I watched them tearing a building down –
A gang of men in a busy town –
With a yo-heave-ho and a lusty yell,
They swung a beam and the side wall fell.
I asked the foreman: “Are these men skilled –
The kind you would hire if you wanted to build?”
He laughed and said: “Why, no indeed,
Just common labour is all I need:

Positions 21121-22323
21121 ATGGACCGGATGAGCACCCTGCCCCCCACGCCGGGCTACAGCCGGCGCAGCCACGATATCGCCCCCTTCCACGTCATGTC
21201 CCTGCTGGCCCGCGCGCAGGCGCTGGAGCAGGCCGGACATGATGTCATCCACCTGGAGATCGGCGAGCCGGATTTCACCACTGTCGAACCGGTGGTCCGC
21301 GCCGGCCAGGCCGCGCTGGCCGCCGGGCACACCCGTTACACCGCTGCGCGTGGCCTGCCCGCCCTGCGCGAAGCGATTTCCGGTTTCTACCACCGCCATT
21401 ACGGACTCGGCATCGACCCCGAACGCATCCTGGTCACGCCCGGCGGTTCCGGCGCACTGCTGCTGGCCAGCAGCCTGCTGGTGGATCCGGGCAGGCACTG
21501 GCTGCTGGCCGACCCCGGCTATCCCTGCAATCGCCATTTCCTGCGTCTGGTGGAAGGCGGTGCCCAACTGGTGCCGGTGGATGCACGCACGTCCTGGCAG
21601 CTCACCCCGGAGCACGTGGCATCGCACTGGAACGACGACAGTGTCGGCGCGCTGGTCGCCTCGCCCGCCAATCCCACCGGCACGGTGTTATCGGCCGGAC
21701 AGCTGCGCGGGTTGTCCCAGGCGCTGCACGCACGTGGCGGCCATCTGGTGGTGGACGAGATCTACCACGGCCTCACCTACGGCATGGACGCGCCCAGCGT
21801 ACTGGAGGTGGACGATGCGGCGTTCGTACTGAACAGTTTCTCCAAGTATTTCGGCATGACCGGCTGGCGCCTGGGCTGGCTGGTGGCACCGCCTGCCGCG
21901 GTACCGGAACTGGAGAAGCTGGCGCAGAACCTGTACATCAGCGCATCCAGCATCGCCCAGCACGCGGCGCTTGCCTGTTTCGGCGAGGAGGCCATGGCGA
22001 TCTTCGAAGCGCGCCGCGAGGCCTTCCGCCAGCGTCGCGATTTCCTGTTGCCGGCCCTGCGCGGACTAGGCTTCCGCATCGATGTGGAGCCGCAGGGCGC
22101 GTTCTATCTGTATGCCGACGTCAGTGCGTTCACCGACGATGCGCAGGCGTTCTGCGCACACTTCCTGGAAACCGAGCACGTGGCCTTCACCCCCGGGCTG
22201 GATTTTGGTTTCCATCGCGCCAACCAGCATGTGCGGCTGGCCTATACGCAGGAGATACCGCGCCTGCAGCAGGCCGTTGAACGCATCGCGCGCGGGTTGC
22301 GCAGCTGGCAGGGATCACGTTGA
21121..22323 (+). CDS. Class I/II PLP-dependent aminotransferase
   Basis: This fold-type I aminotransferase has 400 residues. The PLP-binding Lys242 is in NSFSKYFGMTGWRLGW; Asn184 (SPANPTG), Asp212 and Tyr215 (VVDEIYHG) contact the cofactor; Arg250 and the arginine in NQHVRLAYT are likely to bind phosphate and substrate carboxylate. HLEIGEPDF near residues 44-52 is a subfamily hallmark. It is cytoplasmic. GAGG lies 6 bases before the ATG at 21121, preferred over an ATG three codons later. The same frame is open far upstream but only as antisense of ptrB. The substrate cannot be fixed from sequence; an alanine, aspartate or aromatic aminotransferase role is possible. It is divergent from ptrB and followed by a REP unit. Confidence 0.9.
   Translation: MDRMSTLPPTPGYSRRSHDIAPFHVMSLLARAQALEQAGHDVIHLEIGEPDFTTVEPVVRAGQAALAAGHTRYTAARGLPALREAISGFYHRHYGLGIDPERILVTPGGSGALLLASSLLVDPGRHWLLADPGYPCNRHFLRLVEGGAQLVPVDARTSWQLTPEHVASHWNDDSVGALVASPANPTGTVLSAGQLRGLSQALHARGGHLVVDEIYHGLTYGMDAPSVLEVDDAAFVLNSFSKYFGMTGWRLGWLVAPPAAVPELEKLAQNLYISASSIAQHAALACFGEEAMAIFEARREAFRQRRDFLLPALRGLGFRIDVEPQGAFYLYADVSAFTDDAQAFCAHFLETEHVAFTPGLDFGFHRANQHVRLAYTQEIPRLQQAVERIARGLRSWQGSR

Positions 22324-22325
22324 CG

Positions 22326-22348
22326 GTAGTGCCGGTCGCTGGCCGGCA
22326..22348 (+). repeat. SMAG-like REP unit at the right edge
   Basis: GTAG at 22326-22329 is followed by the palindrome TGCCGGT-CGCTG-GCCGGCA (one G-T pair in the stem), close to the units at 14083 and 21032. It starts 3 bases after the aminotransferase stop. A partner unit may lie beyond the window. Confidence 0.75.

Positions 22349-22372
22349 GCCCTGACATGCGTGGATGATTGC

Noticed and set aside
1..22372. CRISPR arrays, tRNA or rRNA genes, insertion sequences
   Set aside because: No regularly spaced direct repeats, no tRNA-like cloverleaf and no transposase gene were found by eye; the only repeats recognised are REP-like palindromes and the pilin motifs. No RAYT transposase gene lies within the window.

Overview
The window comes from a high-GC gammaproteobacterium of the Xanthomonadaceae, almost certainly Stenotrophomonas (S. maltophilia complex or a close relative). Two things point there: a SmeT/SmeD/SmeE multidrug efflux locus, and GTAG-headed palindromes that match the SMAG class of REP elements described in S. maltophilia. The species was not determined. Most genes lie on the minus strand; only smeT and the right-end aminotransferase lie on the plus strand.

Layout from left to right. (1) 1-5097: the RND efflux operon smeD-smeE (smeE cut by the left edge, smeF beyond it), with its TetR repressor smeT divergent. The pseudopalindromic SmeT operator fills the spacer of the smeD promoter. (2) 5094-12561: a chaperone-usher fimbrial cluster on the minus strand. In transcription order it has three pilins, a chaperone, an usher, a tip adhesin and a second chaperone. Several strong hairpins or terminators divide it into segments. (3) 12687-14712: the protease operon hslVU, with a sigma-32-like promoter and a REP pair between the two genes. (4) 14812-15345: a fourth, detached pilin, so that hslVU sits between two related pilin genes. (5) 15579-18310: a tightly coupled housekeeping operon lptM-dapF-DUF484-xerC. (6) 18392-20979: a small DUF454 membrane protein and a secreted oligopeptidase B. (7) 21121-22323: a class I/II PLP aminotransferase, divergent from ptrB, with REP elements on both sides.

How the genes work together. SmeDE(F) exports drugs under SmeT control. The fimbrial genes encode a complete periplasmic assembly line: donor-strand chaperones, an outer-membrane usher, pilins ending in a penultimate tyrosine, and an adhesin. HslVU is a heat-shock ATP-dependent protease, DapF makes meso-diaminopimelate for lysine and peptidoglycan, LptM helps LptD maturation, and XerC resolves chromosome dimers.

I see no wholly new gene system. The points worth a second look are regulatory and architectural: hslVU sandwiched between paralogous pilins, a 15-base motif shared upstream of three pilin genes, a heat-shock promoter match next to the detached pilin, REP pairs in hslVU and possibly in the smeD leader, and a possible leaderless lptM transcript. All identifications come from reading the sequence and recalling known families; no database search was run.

They can easily wreck in a day or two
What builders have taken years to do.”
I asked myself, as I went my way,
Which of these roles have I tried today?
Am I a builder, who works with care,
Measuring life by the rule and square,
Shaping my deeds by the well-made plan,
Patiently doing the best I can?
Or am I a wrecker who walks the town,
Content with the labour of tearing down? - Gilbert Keith Chesterton
Sourcebook of Poetry, Al Bryant, page 389